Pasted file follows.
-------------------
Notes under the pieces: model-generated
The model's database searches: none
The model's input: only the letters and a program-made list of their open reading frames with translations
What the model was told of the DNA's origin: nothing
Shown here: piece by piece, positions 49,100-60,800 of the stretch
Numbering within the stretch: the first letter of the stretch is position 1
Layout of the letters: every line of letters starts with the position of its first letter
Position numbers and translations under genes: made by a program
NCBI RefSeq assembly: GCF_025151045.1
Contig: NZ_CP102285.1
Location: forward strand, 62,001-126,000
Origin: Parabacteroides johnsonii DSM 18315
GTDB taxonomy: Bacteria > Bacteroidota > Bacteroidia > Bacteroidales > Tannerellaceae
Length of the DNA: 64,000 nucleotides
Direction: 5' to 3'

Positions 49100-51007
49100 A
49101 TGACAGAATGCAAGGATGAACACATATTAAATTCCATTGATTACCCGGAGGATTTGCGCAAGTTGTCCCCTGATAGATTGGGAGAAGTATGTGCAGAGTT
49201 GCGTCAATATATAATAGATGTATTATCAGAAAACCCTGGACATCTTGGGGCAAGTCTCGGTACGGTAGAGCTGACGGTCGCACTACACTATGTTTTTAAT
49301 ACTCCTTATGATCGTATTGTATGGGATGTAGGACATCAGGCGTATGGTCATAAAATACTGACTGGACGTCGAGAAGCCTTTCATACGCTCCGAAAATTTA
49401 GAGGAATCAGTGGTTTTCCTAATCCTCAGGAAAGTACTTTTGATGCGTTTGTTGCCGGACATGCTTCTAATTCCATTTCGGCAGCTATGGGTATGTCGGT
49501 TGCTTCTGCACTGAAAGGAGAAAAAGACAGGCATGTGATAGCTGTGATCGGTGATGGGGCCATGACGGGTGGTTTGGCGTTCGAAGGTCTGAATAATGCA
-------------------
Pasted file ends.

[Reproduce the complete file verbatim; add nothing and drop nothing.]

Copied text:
Notes under the pieces: model-generated
The model's database searches: none
The model's input: only the letters and a program-made list of their open reading frames with translations
What the model was told of the DNA's origin: nothing
Shown here: piece by piece, positions 49,100-60,800 of the stretch
Numbering within the stretch: the first letter of the stretch is position 1
Layout of the letters: every line of letters starts with the position of its first letter
Position numbers and translations under genes: made by a program
NCBI RefSeq assembly: GCF_025151045.1
Contig: NZ_CP102285.1
Location: forward strand, 62,001-126,000
Origin: Parabacteroides johnsonii DSM 18315
GTDB taxonomy: Bacteria > Bacteroidota > Bacteroidia > Bacteroidales > Tannerellaceae
Length of the DNA: 64,000 nucleotides
Direction: 5' to 3'

Positions 49100-51007
49100 A
49101 TGACAGAATGCAAGGATGAACACATATTAAATTCCATTGATTACCCGGAGGATTTGCGCAAGTTGTCCCCTGATAGATTGGGAGAAGTATGTGCAGAGTT
49201 GCGTCAATATATAATAGATGTATTATCAGAAAACCCTGGACATCTTGGGGCAAGTCTCGGTACGGTAGAGCTGACGGTCGCACTACACTATGTTTTTAAT
49301 ACTCCTTATGATCGTATTGTATGGGATGTAGGACATCAGGCGTATGGTCATAAAATACTGACTGGACGTCGAGAAGCCTTTCATACGCTCCGAAAATTTA
49401 GAGGAATCAGTGGTTTTCCTAATCCTCAGGAAAGTACTTTTGATGCGTTTGTTGCCGGACATGCTTCTAATTCCATTTCGGCAGCTATGGGTATGTCGGT
49501 TGCTTCTGCACTGAAAGGAGAAAAAGACAGGCATGTGATAGCTGTGATCGGTGATGGGGCCATGACGGGTGGTTTGGCGTTCGAAGGTCTGAATAATGCA